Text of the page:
The performance of the Election Commission of Pakistan in the recently held national and provincial by-elections reveals that the body is trying to straighten out the apparent dichotomy in the nature of responsibilities and the professionals entrusted to discharge them. It clearly appears that the ECP is now performing functions essentially falling under the purview of administrative action and its judicial head is giving way to the requirements followed by the civil servants handling its functions broadly. The resurgence of administrative spirit is what is actually required in the functional discharge of duties.
Since its formation in 1956 the Election Commission of Pakistan existed through political void and was headed by civil servants as was very logical keeping in view that on-ground official affairs are managed by civil servants and electioneering process falls squarely under that purview. The first four Chief Election Commissioners were civil servants— FM Khan, Akhtar Hussain– father-in-law of Mr. Shahryar M. Khan Chairman PCB– G. Moinuddin Khan and NA Farooq. Whatever were the recorded reasons of change in guard from administrative to judicial at the Election Commission but the fact is that this change was not based on unbiased institutional considerations. The decision was clearly motivated by desires other than appropriate.
President Yahya Khan and PM Bhutto, representing military and political thought process, were not enamored of civil service and decided to shun it from ‘manipulating’ the electoral process (although PM Bhutto, realizing the inevitable, tried to ‘manipulate’ elections through civil service in 1977!). Consequently Yahya brought first jurist (Justice Abdus Sattar, later President of Bangladesh) in 1969 to head Election Commission by a presidential order who also supervised the first nation-wide elections in 1970.
The inefficacy of an administrator-jurist combine is manifest in mounting complaints about the performance of Election Commission
This election was widely known to be fair but the reasons for this impartiality were not a judge conducting it but the miscalculation of ruling military junta which expected a severely divided mandate and planned to manipulate it. The plan failed but the practice did not end. President Bhutto appointed Justice Wahiduddin Ahmed through presidential order in 1973 and then replaced him with Justice Sajjad Ahmed Jan through constitutional provision the same year.
The practice took hold simply because it was not put to test through regularly held elections otherwise the flaws inherent in it would have been exposed much earlier. The last 43 years since 1973 have seen 19 regular and acting CECs holding the charge of office (7 of them held this charge on acting basis; a record of sorts!) who were a mixture of eminent jurists and controversial figures. Funnily enough the office of Chief Election Commissioner was occupied between 1977 and 1982 by Justice Sajjad Jan, Dorab Patel, Maulvi Mushtaq Hussain and Karam Ellahi Chohan although no election was held during their tenures!
The inefficacy of an administrator-jurist combine is manifest in mounting complaints about the performance of Election Commission. The inevitable tussle between administrative and judicial aspects of Pakistan is not a hidden fact and its reflection in electoral exercises may not be surprising. Since the first restoration of democratic process in 1988 through to the second resurgence in 2008, the CECs and Election Commission were practically non-entities. The first truly consensual CEC, Justice Fakhruddin G Ebrahim faced an inglorious end when the 2013 election results were contested on behest of a mixture of forces, both hidden and exposed.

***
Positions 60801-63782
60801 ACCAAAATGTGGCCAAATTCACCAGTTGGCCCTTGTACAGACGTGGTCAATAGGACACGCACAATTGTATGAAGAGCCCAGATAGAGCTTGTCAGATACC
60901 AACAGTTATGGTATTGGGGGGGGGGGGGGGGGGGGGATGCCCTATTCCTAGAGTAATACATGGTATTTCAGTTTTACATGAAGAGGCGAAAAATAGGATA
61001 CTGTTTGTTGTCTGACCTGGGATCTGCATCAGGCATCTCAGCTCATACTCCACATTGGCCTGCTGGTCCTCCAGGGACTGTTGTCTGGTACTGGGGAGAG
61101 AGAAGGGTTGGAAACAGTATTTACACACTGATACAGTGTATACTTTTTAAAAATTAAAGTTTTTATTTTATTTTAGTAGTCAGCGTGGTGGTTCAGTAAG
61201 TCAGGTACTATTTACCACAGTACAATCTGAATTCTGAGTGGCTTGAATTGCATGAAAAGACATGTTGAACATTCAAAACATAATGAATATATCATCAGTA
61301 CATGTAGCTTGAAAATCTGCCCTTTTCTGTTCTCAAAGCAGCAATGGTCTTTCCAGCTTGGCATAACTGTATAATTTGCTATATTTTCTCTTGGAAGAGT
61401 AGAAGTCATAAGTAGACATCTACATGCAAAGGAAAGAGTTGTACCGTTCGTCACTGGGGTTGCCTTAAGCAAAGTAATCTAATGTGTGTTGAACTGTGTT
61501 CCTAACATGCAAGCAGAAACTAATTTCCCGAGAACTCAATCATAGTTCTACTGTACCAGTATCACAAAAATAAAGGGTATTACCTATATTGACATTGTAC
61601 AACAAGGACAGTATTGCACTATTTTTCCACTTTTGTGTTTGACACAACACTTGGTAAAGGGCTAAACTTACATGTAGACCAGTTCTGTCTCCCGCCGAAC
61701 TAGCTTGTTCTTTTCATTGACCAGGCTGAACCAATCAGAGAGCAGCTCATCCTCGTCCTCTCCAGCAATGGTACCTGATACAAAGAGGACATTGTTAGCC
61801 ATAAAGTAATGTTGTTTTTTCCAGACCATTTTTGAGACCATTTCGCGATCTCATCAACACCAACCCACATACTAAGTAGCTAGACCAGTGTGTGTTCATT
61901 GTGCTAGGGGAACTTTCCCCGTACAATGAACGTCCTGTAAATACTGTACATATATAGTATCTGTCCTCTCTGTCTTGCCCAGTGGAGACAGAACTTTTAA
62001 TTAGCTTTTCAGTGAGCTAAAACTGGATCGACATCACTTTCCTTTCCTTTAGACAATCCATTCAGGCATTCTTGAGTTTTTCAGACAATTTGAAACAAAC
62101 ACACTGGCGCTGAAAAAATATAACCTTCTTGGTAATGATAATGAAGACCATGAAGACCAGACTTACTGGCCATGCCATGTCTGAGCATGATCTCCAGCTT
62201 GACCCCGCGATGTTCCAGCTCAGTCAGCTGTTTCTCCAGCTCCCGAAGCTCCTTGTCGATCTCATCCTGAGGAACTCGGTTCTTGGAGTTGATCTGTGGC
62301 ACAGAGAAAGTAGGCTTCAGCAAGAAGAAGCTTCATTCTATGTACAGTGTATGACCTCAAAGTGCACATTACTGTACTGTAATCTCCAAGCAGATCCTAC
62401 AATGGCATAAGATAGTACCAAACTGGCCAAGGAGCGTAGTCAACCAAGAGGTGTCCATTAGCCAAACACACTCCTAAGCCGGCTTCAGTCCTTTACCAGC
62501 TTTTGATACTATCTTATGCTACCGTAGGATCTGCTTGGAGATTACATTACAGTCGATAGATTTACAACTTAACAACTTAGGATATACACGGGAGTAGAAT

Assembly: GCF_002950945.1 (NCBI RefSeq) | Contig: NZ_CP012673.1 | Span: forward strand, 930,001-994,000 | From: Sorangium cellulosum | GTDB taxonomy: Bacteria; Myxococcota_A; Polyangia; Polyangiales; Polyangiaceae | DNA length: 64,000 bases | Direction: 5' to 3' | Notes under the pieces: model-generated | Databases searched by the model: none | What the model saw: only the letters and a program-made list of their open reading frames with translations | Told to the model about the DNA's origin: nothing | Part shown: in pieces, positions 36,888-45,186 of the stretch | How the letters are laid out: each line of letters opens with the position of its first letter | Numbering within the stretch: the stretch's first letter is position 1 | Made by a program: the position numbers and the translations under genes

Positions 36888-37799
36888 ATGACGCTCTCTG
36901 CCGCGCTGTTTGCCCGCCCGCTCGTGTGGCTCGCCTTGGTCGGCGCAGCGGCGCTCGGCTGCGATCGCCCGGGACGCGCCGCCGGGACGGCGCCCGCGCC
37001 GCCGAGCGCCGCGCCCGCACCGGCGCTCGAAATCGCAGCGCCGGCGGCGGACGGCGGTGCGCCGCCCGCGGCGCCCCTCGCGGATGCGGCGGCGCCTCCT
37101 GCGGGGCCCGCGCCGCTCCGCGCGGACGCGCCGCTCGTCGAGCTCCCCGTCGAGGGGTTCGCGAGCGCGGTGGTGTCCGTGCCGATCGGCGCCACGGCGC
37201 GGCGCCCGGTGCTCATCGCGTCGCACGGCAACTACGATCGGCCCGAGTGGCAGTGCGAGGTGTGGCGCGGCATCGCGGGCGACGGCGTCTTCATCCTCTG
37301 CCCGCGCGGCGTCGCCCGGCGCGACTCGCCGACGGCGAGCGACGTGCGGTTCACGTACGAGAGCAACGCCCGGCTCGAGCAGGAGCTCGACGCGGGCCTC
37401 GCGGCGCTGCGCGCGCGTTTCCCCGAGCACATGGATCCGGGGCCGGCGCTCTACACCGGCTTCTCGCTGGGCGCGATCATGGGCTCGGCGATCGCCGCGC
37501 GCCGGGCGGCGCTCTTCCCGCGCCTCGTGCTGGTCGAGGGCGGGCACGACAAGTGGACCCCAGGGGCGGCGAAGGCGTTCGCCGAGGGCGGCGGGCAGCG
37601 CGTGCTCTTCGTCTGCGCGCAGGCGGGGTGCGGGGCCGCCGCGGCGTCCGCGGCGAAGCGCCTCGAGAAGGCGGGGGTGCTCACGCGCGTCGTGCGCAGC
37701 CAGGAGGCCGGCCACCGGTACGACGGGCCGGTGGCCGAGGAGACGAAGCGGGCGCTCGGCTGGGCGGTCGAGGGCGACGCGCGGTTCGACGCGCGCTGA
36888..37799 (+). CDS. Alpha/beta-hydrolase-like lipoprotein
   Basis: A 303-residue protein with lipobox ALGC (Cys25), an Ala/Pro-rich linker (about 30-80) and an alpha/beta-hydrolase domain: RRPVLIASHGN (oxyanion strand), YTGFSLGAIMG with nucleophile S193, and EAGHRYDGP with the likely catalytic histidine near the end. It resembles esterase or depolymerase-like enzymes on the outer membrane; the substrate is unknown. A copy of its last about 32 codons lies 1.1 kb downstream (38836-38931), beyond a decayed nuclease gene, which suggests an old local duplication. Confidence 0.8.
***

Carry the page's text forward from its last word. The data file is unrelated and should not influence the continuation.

The fact that the recurrent rigging allegations were wrongly insinuated and the ensuing confusion they brought about clearly show that the judicial organ of the state is not properly equipped to handle a widespread administrative exercise heavily dependent on the performance of grass root administrative machinery. There is an obvious disconnect between judicial and administrative organs whereby top echelons of Election Commission and its secondary machinery miserably fail to coordinate. This dichotomy trickles down to the lower levels as the elections are usually supervised by local level official employees who are lined up by district administration.
While analyzing electoral process in Pakistan it is difficult not to draw a comparison with India since its governance apparatus is most akin to Pakistan. Since its formation in 1950 the Indian Election Commission has been headed by 21 CECs belonging to Indian Civil Services particularly Indian Administrative Service. It has conducted 16 national elections since coming into being by ascertaining will of ever expanding electorate spread over a very wide geographical area. Its successful conduct is due to the deep rooted experience of its top echelons well versed in administrative affairs.
Currently the demand that administrative services may be assigned to hold elections entirely on their own has been mooted but there appears to be no great support for it. While it is a poor reflection on the performance of civil administration but the judiciary has equally failed to deliver. It may be appropriate if conduct of election is handed back to civil administration by amending the relevant clause of the Constitution and revamping the Election Commission.
There is no point in carrying out a public debate about the issue because it will be consumed by unnecessary acrimony and will be consequently shelved. A Parliamentary Committee may be constituted with the remit to propose appropriate constitutional amendment stipulating transfer of responsibilities of Election Commission to civil service along with chalking out fundamental changes in its working.
Dr. Tahseen Mahmood Aslam is an educationist with wide experience